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Police probe posting of photos of nude Woodstock women

By Heather Rivers, Woodstock Sentinel-Review

Woodstock police are investigating the posting of photos of dozens of naked Woodstock women on a gaming app by men to share with other men.

Police confirmed Monday they've received complaints from several Woodstock women who say their naked photos were posted without their consent on the gaming app Discord.

A woman who used to live in Woodstock said she learned last week that a nude photo of her and nude photos of several other Woodstock women were posted on the app.

The woman, who asked not be identified, said she contacted Discord and the photos were quickly removed.

The woman said she learned her photo was posted on the app from a friend who sent her a private message on Facebook.

“It said that she had been made aware that there was a thread on an app called Discord, where guys from Woodstock were uploading naked photos of women to share with others,” she said in an email. “In this thread, the guys were asking for photos of specific women.”

The woman, who lived in Woodstock five years ago, said many of the women who are on the list live in Woodstock.

The friend who sent her the information apparently infiltrated the app by creating a profile where she impersonated a man, the woman said.

 “She was able to create a list of over 40 women from the Woodstock area whose pictures were posted on this thread,” the unnamed woman said. “She contacted each woman individually and let them know what had been done.”

Discord is a chat service popular in the gaming community, but can be used for more than just playing games. 

The San Francisco company sent a statement after being asked in an email for comment. The company didn't confirm intimate photos of the women were posted but did indicate it was aware of an "alleged incident" in Ontario.

"Sharing of non-consensual pornography is clearly prohibited in our terms of service and community guidelines. Though we do not read people’s private messages, we do investigate and take immediate action against any reported terms of service violation by a server or user. Non-consensual pornography warrants an instant shut down on the servers whenever we identify it, as well as a permanent ban on the users."

Posting intimate images of another person on the internet without their consent is illegal in Canada.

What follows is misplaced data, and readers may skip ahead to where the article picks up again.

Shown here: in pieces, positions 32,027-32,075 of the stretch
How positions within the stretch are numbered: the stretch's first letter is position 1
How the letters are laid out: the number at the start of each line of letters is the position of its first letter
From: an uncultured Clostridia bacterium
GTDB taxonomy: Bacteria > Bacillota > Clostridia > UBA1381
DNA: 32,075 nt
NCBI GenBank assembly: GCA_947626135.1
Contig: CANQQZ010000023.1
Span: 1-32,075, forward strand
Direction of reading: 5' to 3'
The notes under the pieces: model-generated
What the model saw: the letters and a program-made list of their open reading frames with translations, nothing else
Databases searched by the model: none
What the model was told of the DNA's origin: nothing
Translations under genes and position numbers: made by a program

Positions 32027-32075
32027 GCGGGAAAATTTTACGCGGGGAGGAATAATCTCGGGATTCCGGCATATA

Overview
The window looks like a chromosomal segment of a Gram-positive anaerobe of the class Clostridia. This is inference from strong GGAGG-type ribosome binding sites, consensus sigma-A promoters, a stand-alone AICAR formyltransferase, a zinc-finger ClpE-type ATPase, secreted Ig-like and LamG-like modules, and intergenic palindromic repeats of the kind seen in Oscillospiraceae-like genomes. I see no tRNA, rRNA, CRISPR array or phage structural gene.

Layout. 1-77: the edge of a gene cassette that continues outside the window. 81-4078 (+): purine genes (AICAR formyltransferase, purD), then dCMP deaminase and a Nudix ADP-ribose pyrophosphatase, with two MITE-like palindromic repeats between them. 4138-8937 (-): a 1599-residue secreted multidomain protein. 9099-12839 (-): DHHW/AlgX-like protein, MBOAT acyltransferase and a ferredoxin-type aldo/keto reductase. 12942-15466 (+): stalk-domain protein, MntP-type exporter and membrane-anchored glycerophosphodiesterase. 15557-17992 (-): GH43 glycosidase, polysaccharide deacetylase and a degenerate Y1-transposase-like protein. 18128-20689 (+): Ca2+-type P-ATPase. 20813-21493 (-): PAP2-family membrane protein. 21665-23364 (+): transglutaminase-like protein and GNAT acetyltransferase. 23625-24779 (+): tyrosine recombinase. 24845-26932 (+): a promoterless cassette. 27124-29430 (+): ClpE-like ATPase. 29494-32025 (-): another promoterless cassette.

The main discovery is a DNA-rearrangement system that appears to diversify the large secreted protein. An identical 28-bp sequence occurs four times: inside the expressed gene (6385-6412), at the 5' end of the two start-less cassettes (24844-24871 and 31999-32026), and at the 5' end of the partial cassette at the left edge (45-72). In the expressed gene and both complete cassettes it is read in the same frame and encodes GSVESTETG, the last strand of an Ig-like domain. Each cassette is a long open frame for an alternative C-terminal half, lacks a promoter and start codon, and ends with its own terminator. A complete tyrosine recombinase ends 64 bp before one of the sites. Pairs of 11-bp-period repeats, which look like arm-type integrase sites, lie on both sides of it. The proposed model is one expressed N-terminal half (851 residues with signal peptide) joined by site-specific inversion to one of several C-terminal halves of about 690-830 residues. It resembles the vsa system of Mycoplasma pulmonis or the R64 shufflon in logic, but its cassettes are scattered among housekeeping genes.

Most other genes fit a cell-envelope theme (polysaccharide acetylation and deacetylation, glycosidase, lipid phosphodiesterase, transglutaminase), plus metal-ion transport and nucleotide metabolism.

“It takes a while to investigate cases (like this),” Woodstock police Staff Sgt. Neil Butler said Monday. “It’s a more complicated case because the photos have already been taken down.”

Another challenge for investigators is getting information from an app operating in another country, he said.

“It’s difficult to contact these people and get the information you need.”

The case is a reminder that people need to be careful about what they share with others and their actions online, Butler said.

“My advice is  . . .  don’t send anything that you wouldn’t want your mother to see,” he said. “It is a criminal offence to share these images. And if the person is of a certain age, it could constitute children pornography offences, which if convicted will follow you for the rest of your life.”

Giselle Lutfallah, manager of the Oxford County Family Violence Counselling Program, said she has never seen a case of this magnitude.

“A woman should have the right to share photos with a person she’s intimate with and assume it will not be shared further,” she said.

Lutfallah said she has seen men post intimate images of a woman or send them to her family and friends to humiliate or "shame" her or to force her to get back together with them.

There's a pervasive view in society that it is the woman’s fault the images have been shared, she said.

 “This is really dangerous,” Lutfallah said. “We all have an obligation to oppose, both on an individual, community and societal level, the sharing of intimate images without the implicit consent of the individual.

“The company has an obligation for community safety and to not be a tool that people use as a tactic of revenge or exploitation.”

HRivers@postmedia.com